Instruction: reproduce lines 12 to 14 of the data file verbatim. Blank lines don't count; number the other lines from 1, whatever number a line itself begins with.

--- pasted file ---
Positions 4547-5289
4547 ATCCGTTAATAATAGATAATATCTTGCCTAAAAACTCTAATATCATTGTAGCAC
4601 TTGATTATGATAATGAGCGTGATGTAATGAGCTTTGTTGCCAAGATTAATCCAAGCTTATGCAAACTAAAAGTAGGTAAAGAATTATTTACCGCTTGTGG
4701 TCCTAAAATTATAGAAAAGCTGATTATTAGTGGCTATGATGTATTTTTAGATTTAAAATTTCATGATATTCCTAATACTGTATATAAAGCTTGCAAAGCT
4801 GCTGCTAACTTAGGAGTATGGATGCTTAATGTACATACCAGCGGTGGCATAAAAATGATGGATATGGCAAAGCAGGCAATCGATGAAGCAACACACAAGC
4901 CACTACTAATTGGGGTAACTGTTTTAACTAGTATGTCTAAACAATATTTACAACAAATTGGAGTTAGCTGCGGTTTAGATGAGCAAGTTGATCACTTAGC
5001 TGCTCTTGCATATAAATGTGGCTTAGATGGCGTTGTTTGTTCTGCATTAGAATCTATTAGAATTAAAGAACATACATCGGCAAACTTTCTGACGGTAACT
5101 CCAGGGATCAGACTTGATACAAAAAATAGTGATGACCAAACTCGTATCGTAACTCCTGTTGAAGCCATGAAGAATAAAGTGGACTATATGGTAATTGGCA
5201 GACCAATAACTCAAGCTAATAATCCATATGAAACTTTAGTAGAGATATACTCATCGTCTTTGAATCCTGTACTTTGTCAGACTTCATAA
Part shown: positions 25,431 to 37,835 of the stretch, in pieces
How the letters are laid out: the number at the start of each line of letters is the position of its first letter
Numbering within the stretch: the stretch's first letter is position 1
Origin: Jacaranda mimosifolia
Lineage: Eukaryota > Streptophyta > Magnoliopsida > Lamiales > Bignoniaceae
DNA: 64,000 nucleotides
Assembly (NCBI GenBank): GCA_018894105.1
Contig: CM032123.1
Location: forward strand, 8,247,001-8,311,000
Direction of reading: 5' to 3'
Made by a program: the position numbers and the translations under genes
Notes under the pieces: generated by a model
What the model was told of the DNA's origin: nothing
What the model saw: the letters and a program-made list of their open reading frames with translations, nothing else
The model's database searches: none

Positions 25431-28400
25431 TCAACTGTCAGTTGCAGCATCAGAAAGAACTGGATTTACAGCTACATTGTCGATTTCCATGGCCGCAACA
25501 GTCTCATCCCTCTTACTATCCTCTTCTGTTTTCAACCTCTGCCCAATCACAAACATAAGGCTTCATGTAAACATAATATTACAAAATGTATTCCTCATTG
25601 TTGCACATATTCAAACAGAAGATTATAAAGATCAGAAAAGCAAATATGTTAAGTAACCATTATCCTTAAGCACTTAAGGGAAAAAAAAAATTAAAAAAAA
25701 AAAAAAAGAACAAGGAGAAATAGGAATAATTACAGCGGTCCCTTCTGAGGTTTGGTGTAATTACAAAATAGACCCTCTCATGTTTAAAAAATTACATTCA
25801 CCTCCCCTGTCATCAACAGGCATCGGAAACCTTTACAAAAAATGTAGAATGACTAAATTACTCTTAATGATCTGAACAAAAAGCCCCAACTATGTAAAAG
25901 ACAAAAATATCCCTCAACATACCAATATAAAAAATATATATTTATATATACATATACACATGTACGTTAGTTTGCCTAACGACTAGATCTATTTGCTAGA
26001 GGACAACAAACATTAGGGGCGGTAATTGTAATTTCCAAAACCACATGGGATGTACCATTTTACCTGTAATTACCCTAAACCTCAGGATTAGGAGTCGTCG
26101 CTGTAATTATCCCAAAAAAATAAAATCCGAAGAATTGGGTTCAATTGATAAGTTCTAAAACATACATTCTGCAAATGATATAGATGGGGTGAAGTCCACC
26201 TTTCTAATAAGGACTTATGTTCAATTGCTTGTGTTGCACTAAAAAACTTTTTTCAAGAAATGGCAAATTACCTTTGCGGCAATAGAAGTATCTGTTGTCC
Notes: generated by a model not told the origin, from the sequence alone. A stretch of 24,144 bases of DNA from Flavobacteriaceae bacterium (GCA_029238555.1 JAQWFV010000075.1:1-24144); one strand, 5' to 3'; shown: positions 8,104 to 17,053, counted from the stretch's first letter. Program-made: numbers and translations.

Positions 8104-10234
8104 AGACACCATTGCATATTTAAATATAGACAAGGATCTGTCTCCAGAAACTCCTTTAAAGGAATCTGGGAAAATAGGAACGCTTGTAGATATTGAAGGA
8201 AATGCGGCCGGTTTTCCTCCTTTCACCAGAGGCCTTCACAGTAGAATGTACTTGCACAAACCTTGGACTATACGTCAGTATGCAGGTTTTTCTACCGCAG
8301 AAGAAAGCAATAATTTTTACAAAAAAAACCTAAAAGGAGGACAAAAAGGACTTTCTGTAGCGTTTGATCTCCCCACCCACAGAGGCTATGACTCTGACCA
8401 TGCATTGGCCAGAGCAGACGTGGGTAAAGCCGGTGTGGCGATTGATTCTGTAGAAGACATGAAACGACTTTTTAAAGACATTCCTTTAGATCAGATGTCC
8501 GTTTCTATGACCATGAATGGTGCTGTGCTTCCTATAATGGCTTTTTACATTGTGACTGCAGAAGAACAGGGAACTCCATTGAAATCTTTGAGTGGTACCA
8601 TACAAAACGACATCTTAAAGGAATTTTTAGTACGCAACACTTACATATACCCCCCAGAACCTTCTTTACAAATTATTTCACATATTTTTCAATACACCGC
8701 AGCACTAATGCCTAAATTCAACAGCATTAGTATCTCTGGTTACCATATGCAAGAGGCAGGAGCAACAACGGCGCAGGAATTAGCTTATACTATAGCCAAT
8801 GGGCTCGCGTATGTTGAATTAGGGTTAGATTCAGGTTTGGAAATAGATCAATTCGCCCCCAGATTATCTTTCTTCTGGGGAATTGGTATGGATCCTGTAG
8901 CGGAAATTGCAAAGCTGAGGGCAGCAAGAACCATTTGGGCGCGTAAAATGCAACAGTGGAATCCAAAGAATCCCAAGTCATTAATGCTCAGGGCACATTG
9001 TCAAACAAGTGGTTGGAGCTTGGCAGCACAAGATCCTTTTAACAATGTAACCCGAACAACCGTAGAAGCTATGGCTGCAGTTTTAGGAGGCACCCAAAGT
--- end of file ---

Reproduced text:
Numbering within the stretch: the stretch's first letter is position 1
Origin: Jacaranda mimosifolia
Lineage: Eukaryota > Streptophyta > Magnoliopsida > Lamiales > Bignoniaceae